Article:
Current federal and state government initiatives, backed by diverse vested interests, are poised to reduce the nation's existing wolf population, which is contrary to the directives of sound science, reason and the public interest.
State wildlife management practices are directed to maximize deer numbers for recreational hunters. This has been accomplished by rural America's virtual extermination of the wolf over the past two centuries, coupled with forest management practices and agricultural expansion that indirectly provide feed for deer. The encroachment of housing developments with deer-attracting gardens and vegetation in municipal parks have had unforseen consequences associated with higher populations of white-tailed deer and elk numbers in western states. Two of these consequences concern public health and potential harm to the livestock industry, which a higher population of wolves would do much to recitify.
Hunters seek out the healthiest deer and trophy antler-bearers in particular. Seasonal hunts eliminating almost one-quarter of the deer population in states such as Minnesota means starvation for wolves in deer-hunted zones, increasing their predation on livestock. Increasing hunting quotas to better regulate deer numbers is not a biologically appropriate response, even though it is a multibillion dollar source of revenue for states and equipment suppliers, because killing the healthiest deer does not satisfy the same ecological need as predation by wolves.
Wolves prey on deer year-round, taking the slower ones weakened by injury and disease, and therefore play a significant role in controlling diseases carried by deer, notably the prion that causes chronic wasting disease (CWD). This disease also affects mule deer, elk and moose and is now spreading across the U.S. and Canada. Wolves are probably immune. But if these prions mutate and cross the species barrier to affect livestock, the consequences could have devastating economic consequences for the livestock industry. This could mirror the mad cow disease debacle in the U.K., which led to mass slaughter and export bans to protect consumers from cattle infected with this form of spongioform encephalopathy, which in humans causes the debilitating and fatal brain degeneration Creutzfeldt-Jakob disease. Dr. Christopher Johnson of the U.S. Geological Survey, who found prions in crops and vegetation consumed by deer, concludes that its findings "suggest that prions are taken up by plants (from infected deer) and that contaminated plants may represent a previously unrecognized risk of human, domestic species and wildlife exposure to CWD and scrapie agents.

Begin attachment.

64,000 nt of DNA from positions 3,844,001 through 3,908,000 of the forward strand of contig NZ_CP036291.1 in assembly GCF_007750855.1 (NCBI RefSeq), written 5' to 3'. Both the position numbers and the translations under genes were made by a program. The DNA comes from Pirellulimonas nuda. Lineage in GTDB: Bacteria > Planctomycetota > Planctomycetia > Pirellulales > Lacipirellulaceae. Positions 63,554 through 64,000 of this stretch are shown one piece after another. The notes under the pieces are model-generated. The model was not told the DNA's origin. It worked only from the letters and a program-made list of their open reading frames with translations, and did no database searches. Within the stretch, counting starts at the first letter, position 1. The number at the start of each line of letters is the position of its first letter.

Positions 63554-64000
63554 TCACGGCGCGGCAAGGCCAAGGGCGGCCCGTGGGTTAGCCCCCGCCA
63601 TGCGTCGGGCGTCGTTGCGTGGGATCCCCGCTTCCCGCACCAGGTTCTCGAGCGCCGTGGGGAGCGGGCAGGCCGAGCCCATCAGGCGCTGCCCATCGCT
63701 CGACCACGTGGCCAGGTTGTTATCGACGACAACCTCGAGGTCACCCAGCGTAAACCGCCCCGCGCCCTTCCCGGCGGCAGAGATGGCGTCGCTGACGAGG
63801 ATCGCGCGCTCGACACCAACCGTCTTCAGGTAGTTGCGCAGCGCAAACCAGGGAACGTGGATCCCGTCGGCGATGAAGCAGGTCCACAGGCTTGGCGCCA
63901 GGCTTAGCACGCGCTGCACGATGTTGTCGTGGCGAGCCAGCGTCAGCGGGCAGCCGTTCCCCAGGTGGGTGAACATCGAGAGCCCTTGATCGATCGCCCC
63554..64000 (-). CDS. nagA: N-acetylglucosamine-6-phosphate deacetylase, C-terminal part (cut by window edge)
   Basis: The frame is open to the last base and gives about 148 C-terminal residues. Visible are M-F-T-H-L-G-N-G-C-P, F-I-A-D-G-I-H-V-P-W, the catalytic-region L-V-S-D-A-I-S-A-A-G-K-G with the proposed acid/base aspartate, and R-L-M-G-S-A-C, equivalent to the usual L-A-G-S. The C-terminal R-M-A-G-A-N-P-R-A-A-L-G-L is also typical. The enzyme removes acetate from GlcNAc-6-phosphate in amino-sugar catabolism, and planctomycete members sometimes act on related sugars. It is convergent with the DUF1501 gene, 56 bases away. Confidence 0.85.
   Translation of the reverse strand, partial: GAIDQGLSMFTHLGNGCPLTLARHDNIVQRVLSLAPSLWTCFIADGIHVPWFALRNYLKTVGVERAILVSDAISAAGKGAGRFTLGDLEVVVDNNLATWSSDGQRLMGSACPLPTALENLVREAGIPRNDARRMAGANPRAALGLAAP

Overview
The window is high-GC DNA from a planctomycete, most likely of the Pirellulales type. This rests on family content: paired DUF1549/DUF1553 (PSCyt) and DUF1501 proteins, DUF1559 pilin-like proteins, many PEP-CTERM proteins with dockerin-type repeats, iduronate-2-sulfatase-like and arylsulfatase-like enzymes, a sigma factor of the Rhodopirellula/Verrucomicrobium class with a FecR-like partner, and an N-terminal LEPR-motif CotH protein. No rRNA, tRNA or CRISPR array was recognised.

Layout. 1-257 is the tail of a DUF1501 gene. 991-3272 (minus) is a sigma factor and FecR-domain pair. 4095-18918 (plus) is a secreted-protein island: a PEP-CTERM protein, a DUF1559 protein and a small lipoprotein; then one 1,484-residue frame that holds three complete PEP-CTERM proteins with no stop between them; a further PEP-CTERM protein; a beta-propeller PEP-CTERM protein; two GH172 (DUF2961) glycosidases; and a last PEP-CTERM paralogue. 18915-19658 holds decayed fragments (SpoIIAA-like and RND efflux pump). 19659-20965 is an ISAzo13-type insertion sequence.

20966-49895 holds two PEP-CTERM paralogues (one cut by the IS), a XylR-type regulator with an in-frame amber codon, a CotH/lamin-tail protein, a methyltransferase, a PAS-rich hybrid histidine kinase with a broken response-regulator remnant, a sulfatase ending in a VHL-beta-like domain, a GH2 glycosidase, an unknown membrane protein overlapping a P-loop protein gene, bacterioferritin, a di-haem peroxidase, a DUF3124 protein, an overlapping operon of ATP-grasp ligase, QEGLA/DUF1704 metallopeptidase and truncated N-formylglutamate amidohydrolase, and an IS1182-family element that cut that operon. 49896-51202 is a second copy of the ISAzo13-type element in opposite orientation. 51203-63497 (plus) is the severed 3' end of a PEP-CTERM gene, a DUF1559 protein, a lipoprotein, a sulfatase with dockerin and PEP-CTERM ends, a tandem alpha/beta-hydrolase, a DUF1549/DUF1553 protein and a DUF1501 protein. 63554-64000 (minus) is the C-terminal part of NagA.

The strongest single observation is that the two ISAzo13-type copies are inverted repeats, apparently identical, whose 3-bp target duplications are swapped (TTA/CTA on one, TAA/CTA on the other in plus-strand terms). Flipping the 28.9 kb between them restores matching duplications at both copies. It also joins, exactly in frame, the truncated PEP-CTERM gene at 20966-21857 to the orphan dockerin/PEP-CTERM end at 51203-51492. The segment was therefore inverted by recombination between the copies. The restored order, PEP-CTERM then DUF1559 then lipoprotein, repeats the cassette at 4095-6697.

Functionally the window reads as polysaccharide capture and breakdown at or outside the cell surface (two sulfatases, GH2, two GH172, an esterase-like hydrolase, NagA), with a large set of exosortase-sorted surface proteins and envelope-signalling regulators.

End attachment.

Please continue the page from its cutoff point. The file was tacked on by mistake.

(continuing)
This October, cattle in Wisconsin contracted insect-borne deer epizootic hemorrhagic disease, a historical first and a warning to the livestock industry about the need to better monitor deer numbers and disease risks, especially CWD.
Organic farmers and environmentally conscious ranchers have long recognized the role of predators and other wildlife species in helping preserve healthy ecosystems around and within their lands. What is called for now is an ecological approach to states' wildife management and predator control policies and practices, an approach that moves away from the farming of wildlife for the recreational sport hunting of deer, elk and other selected species.
In the final analysis, the wolf, long reviled by cattle and sheep ranchers and seen by many deer hunters as a competitor to be exterminated, may be the ultimate savior of America's livestock industry by stemming CWD and other communicable diseases through the predation of infected deer. This means more wolves in deer and elk habitats.
The Centers for Disease Control documented more than 30,000 cases of tickborne Lyme disease in humans in 2012. This disease is harbored by rodents and deer, and wolves can play an indirect role in helping control it. These concerns underscore the need for a revolution in state and federal wildlife and natural resource management. The adoption of principles and practices that enhance biodiversity and healthy ecosystems is the core principle of the One Health movement now being embraced worldwide by medical, veterinary and other authorities and agencies. These policies should include greateer protection for wolves as an integral aspect of a more enlightened and scienced-based approach to a better environment for all.
(Send all mail to firstname.lastname@example.org or to Dr. Michael Fox in care of Universal Uclick, 1130 Walnut St., Kansas City, MO 64106. The volume of mail received prohibits personal replies, but questions and comments of general interest will be discussed in future columns.
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